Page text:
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Programs PhD at MIT, Caltech - how does that work?

  1. Jun 22, 2011 #1

    I'm interested in what a couple of researchers do at MIT and Caltech and I would love the idea of doing a PhD there (theoretical physics). But I don't really know anything about the application process for a US PhD program, so here's a list of questions:

    • How long would a PhD take (typically)? Would it be research + teaching assistant?
    • Would I typically begin by contacting the professors I am interested in? And afterwards (if they like me) go through an application process involving IELTS/TOEFL and GRE? Would I have to hand in a kind of exposé of my planned PhD project (exposé on the basis of which my application will be partly judged)?
    • How selective are PhD programs at MIT or Caltech? Can you give a comparison with e.g. Oxbridge?
    • What about finance? Suppose I get a PhD position: Could I, then, automatically afford actually doing that PhD? Or could I possibly get the position but then have to go home because I can't afford it (I don't have much money saved)?
    • When are deadlines for the PhD programs? Are application processes somewhat transparent/straightforward (again, compared, say, with Oxbridge)?
  2. jcsd
  3. Jun 22, 2011 #2
    Answering what I can, in order

    1. A phd takes 5-7 years in the US system. If you are looking at theory work, you will almost certainly have to teach most semesters. If you are working in a more lucrative area (condensed matter studying silicon, for instance), and your advisor has enough grant money, you might be able to avoid teaching.

    2. Contacting the professors is a start, but graduate admissions is made by a committee. You will have to submit letters of recommendation (very important), a physics and general GRE, TOEFL, etc, along with a personal statement. The applications are generally due in the late fall, and decisions made in the spring.

    3. I don't know anything about the British phd systems. MIT and caltech are very competitive.

    4. If you get accepted, there will be funding that covers tuition and a small living stipend.
  4. Jun 22, 2011 #3
    But I intend to go there with a Master's degree in my possession (from Cambridge). I assume 5-7 years is a program you would start right after finishing your Bachelor's. But that's not what I am aiming at: By the time I intend to go there, I will already have a 3 years Bachelor + 1 year Master's. I would have expected doing like 3-4 years of pure research (including teaching assistance) rather than participating in compulsory lectures...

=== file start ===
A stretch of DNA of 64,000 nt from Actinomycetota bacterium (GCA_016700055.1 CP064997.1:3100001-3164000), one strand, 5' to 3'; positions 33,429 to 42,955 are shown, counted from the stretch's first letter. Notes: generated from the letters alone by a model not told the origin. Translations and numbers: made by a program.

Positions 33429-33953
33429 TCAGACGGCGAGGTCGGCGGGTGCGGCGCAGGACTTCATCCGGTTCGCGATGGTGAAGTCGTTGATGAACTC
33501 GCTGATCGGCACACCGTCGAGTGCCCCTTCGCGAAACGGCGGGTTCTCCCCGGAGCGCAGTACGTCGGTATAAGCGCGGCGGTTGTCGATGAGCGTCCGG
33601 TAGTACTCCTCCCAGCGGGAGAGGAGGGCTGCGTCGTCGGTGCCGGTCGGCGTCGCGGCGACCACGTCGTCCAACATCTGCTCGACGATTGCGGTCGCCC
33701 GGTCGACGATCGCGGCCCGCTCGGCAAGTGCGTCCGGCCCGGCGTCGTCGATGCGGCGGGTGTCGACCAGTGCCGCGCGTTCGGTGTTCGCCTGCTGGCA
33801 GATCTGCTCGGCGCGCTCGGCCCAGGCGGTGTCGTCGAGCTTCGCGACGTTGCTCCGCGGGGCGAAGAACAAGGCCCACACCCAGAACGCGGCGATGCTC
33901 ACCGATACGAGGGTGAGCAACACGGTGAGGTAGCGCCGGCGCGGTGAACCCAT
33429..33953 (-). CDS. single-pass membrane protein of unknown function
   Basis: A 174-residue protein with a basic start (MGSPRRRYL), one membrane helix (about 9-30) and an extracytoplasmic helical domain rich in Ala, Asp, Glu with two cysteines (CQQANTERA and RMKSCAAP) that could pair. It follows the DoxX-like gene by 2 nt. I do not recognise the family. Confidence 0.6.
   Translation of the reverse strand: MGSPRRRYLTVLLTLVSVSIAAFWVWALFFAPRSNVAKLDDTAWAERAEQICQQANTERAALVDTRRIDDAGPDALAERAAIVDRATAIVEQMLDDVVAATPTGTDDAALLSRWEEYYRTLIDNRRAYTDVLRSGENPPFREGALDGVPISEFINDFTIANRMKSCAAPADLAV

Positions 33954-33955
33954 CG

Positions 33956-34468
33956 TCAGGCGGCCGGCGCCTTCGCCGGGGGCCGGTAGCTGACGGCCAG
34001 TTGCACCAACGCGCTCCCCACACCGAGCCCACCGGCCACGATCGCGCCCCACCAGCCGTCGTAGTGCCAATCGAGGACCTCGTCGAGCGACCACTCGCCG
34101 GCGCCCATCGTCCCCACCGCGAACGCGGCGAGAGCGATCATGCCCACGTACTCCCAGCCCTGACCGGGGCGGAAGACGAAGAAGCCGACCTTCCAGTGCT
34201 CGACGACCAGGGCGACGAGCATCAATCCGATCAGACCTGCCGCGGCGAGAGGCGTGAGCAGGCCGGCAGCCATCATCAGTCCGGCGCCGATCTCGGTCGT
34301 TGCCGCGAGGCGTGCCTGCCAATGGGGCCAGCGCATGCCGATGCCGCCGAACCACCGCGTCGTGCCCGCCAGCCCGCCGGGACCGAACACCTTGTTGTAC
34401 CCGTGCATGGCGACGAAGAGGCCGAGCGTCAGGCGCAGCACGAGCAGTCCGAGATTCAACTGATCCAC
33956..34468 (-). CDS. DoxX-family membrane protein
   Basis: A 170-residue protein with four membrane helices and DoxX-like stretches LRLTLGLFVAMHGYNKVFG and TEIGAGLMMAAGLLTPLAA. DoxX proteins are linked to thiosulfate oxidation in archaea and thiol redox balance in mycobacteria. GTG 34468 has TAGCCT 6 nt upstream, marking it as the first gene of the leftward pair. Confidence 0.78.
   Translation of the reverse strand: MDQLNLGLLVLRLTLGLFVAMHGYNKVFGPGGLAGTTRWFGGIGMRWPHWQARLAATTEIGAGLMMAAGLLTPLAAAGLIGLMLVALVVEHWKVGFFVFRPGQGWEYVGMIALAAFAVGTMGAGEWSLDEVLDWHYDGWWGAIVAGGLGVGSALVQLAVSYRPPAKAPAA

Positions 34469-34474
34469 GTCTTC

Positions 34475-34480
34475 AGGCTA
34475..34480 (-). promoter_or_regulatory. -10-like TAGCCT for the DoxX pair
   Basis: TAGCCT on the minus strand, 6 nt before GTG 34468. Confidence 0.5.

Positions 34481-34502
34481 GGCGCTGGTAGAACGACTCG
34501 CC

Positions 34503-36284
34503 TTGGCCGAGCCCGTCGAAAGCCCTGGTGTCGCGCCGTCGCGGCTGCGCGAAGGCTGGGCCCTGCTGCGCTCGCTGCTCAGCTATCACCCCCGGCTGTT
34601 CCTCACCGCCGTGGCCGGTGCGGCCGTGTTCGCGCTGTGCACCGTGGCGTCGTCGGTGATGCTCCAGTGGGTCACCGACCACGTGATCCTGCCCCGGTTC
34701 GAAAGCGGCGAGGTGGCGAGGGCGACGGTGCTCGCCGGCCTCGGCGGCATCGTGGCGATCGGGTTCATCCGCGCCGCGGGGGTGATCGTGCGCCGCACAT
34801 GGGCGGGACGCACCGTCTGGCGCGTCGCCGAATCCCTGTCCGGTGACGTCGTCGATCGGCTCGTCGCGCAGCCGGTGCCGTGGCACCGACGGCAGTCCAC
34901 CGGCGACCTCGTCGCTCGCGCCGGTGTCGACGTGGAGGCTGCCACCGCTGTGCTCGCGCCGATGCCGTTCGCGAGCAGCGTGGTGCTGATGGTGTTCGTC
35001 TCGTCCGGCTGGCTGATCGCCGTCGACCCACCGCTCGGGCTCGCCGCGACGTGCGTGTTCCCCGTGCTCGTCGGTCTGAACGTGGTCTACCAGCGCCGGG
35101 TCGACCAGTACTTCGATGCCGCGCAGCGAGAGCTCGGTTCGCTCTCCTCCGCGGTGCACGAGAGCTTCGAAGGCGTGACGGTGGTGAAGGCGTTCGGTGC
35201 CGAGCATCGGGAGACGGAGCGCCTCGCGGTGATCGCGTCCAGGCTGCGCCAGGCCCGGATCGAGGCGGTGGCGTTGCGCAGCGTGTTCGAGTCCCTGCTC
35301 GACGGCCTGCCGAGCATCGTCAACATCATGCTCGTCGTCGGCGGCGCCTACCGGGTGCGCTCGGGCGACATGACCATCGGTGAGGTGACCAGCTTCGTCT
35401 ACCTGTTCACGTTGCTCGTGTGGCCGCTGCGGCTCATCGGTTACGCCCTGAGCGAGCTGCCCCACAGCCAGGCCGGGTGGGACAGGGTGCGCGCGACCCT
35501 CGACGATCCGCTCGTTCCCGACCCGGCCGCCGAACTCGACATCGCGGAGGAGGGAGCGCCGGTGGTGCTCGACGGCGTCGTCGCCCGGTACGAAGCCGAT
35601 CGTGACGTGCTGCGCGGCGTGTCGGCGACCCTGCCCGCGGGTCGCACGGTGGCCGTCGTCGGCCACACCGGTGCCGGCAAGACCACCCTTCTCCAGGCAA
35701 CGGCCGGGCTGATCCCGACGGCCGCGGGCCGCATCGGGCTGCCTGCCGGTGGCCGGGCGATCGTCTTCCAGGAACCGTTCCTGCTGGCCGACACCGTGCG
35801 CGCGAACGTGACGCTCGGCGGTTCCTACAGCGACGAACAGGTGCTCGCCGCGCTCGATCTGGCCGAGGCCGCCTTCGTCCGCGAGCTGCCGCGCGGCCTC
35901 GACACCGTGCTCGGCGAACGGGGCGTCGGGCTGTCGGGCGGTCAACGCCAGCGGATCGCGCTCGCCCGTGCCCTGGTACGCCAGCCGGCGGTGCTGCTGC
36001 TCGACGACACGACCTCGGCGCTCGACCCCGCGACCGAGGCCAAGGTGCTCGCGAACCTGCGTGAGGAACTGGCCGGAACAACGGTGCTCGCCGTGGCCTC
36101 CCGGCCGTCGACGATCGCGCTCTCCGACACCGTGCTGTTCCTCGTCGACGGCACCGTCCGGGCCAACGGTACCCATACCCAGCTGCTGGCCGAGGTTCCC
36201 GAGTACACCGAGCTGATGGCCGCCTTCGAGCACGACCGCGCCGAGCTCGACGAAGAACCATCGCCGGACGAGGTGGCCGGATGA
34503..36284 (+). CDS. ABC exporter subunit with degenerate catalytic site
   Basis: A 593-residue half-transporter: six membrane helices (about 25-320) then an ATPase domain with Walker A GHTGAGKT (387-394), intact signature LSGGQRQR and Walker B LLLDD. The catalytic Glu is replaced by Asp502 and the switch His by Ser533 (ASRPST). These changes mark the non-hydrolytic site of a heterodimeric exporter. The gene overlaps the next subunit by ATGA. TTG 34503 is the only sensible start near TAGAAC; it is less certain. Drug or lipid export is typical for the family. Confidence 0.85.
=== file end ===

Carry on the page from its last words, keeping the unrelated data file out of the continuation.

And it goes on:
Or do I get this wrong?
  5. Jun 22, 2011 #4
    You got it wrong. A prerequisite for almost all phd programs is a masters degree in a technical field. Then 3-5 years in engineering and probably 4-6 years in physics after that.
  6. Jun 22, 2011 #5
    How come? I know at least three European countries where PhDs in Physics take 3 years (as a standard length), sometimes extending to 4. Why "4-6" in the US?
  7. Jun 22, 2011 #6
    From what I gather it's because you usually apply straight from bachelor's, so you also cover and do stuff you would if were doing a Master's degree. This is very different from almost all other systems across the world, where the usual requirement for a PhD program is a Master's degree.
  8. Jun 23, 2011 #7
    Hmmm... Two contrary statements:

    Which one is it?
  9. Jun 23, 2011 #8


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    In the US, you can take classes for 2 years and get a Masters degree at a Masters degree granting institute. For a PhD, you still take 2 years of classes, but you just continue and do research as well after that. While you're doing your PhD, you can ask for the MS if you finish the courses; although if you're going for your PhD, it's a moot point.
  10. Jun 23, 2011 #9
    Keep in mind that a US bachelors is 4 years, so you may be coming in with similar experience to other graduate students at MIT/Cal. For what its worth, people who started my program with a masters (generally 4 year bachelor+1 or 2 year masters) spent about 5 years in the phd program, which was shorter than the 6 to 7 the rest of us took. People who were able to avoid teaching generally moved through faster.

    I took 6.5 years in total and I had started the research that lead to my thesis project as an undergrad in an REU program. Without that extra time, I probably would have taken 7. Also, at least in my program, it was very difficult to get out of compulsory classes, regardless of former experience.
  11. Jul 2, 2011 #10


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    I'm curious as to whether the 5-7 years time duration is unique to physics PhD programs in the US. The reason I ask is that I have known a number of people who completed their PhDs in math, computer science, or statistics in 4 years (in many cases after completing a Masters degree in Canada -- I am Canadian).
  12. Jul 2, 2011 #11
    Yes, but AFAIK European schools don't have general education requirements that tend to take up the first year of American bachelors degrees.
  13. Jul 2, 2011 #12
    Yeah, they don't, and prior to the Bologna reform bachelors degrees across Europe also used to take four years (some still do, and of course in countries not affected by the said reform, they're also still sticking to the systems they themselves designed).
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